To this end, we conclude that the court's findings in this regard are supported by clear, cogent, and convincing evidence. Moreover, those findings wholly support the court's conclusion that there is a probability of repetition of neglect to A.A.E. and H.M.E., who were previously adjudicated neglected.
    Our holding with respect to this ground for termination makes it unnecessary for us to consider respondent-parents' arguments concerning the other grounds upon which their parental rights wereterminated. See Swisher, 74 N.C. App. at 240-41, 328 S.E.2d at 34- 35. The corresponding assignments of error are overruled.
    Respondent-mother further contends on appeal that the lower court abused its discretion in finding that it was in the best interests of the children to terminate parental rights. We disagree.
    If the lower court determines that grounds to terminate parental rights existed, “the court shall issue an order terminating the parental rights of such parent with respect to the juvenile unless the court shall further determine that the best interests of the juvenile require that the parental rights of the parent not be terminated.” N.C. Gen. Stat. § 7B-1110(a)(2003) amended by 2005 N.C. Session Laws ch. 398, § 17. “The trial court's decision to terminate parental rights, if based upon a finding of one or more of the statutory grounds supported by evidence in the record, is reviewed on an abuse of discretion standard.” In re McMillon, 143 N.C. App. 402, 408, 546 S.E.2d 169, 174, disc. review denied, 354 N.C. 218, 554 S.E.2d 341 (2001).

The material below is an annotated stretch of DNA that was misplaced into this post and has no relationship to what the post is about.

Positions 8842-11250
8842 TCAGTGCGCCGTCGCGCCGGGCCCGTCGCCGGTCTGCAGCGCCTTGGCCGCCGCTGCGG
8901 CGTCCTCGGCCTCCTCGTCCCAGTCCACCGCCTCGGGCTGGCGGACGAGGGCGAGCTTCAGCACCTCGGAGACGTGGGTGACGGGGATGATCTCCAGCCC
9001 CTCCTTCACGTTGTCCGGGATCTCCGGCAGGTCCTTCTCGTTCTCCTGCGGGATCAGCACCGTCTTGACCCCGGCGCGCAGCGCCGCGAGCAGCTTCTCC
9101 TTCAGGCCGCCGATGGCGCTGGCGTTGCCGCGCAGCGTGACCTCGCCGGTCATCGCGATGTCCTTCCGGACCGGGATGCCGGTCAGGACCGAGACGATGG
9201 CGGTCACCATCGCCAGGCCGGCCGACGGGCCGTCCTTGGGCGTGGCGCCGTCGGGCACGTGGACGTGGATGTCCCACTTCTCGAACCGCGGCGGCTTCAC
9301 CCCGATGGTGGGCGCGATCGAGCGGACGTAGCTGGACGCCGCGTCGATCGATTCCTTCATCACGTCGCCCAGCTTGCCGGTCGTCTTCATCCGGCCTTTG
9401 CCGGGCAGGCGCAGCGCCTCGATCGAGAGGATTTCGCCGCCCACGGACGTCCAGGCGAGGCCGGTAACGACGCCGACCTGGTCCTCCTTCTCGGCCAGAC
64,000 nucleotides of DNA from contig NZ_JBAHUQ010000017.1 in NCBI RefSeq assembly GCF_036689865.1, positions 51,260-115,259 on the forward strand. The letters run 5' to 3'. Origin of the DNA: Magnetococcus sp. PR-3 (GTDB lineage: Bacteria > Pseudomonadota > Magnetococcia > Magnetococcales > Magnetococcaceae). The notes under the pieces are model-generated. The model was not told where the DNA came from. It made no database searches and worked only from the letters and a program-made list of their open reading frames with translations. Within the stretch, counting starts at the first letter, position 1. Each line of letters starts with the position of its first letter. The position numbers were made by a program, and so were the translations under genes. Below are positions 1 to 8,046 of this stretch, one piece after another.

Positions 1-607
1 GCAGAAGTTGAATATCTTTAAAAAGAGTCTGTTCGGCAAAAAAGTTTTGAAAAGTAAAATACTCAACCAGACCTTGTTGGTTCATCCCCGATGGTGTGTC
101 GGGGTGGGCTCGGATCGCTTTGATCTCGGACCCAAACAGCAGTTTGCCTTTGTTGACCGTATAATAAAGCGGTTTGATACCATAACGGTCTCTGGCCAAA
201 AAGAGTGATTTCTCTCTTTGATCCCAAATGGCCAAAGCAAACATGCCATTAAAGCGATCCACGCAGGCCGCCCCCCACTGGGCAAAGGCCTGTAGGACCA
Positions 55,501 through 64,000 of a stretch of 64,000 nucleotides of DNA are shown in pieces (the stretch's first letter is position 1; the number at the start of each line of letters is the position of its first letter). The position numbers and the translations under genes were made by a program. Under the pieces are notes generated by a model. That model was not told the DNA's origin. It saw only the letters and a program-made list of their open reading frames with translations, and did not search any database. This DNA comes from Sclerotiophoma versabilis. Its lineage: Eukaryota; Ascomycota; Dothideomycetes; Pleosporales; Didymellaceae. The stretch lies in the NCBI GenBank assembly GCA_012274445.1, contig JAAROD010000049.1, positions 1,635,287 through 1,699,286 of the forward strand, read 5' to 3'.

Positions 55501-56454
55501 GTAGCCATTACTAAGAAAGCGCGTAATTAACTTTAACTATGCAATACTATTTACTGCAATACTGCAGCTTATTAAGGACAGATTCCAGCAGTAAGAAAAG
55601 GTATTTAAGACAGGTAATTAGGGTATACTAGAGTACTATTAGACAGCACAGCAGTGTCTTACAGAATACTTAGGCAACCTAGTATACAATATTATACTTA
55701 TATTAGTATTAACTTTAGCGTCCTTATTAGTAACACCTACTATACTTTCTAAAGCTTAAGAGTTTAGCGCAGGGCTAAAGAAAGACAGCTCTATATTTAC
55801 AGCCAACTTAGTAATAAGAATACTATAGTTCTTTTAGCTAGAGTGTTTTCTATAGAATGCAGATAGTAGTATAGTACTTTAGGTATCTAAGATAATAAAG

In the instant case, the trial court properly found that A.A.E. and H.M.E. had been neglected and that there was a probability of repetition of the neglect. Moreover, the evidence at the termination hearing demonstrated that both children were doing very well in their foster home. Based on the foregoing, this Court is not inclined to find that the trial court abused its discretion in determining that terminating the parental rights of S.M. andC.E. was in the best interests of the children. Therefore, this assignment of error is overruled.